Auxin accumulation in tomato fruit is tissue and developmental-stage specific and is dependent upon polar transport

To assess the spatiotemporal patterns of auxin accumulation during tomato fruit development, indole-3-acetic acid (IAA) levels were quantified in tissues dissected from fruit at different developmental stages (Figure 1). Fruit development was characterized by rapid growth from anthesis to 21 days post anthesis (dpa), followed by slower growth until fruit reached their final size. At 37–38 dpa, the fruit reached breaker stage marking the onset of ripening. At 5 dpa, during the early exponential phase of growth, IAA levels were similar in the pericarp and the internal tissues, which comprise seeds, placental tissue and the central columella, which at this stage are difficult to separate. However, clear differences were seen between tissues at 21 dpa, after a period of sustained growth. At this stage IAA concentration was highest in the seed/locular tissue, lower in the placenta and lower still in the pericarp. The same pattern, and highest overall levels, of IAA accumulation were observed at 34 dpa, when the fruit had reached its final size. IAA levels then declined in breaker fruit and were undetectable in the placenta and pericarp (Figure 1).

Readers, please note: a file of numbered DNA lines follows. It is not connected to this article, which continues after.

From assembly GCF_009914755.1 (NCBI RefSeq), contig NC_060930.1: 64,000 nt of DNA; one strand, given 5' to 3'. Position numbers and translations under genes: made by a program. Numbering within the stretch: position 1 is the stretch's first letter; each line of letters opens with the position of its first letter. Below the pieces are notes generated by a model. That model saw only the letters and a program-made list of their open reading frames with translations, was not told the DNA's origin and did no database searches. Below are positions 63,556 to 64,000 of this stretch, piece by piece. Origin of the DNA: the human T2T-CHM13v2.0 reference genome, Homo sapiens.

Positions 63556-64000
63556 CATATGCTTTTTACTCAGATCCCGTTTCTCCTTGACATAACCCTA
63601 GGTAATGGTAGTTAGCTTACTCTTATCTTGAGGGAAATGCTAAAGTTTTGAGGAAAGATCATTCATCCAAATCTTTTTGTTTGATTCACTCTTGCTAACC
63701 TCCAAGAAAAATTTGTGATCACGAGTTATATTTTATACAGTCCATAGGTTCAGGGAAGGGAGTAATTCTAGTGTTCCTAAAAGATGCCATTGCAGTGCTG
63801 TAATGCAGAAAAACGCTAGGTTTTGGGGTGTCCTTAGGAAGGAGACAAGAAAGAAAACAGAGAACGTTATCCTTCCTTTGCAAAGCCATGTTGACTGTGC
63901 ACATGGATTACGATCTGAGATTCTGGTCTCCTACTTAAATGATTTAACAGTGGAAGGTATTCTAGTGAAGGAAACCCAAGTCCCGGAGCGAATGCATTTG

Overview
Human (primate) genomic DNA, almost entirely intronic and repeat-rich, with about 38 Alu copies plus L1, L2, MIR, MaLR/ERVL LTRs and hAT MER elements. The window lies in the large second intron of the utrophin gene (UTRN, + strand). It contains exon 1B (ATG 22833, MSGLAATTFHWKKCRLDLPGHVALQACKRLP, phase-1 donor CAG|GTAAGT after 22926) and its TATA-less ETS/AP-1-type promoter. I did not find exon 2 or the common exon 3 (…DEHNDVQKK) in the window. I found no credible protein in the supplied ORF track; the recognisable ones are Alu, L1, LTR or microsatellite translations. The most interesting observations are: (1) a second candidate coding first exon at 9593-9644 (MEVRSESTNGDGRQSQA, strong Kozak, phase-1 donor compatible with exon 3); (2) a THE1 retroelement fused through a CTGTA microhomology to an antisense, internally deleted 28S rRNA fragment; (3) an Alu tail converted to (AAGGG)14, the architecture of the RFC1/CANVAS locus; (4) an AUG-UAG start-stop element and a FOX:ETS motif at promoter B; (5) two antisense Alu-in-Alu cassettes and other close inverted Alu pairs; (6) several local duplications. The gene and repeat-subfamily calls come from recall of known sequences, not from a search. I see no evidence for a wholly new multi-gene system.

Figure 1.

 Tissue-specific indole-3-acetic acid (IAA) levels at different stages of fruit development.
IAA was quantified in internal tissues (i) and pericarp (p) at 5 days post anthesis (dpa), and in seeds/locular tissue (s), placenta (pl), and pericarp (p) at 21 dpa, 34 dpa and 38 dpa (breaker stage). Harvested tissues are indicated in the inset (scale bar = 10 mm). Values represent the average ± standard deviation (SE) ( 3; *not detected).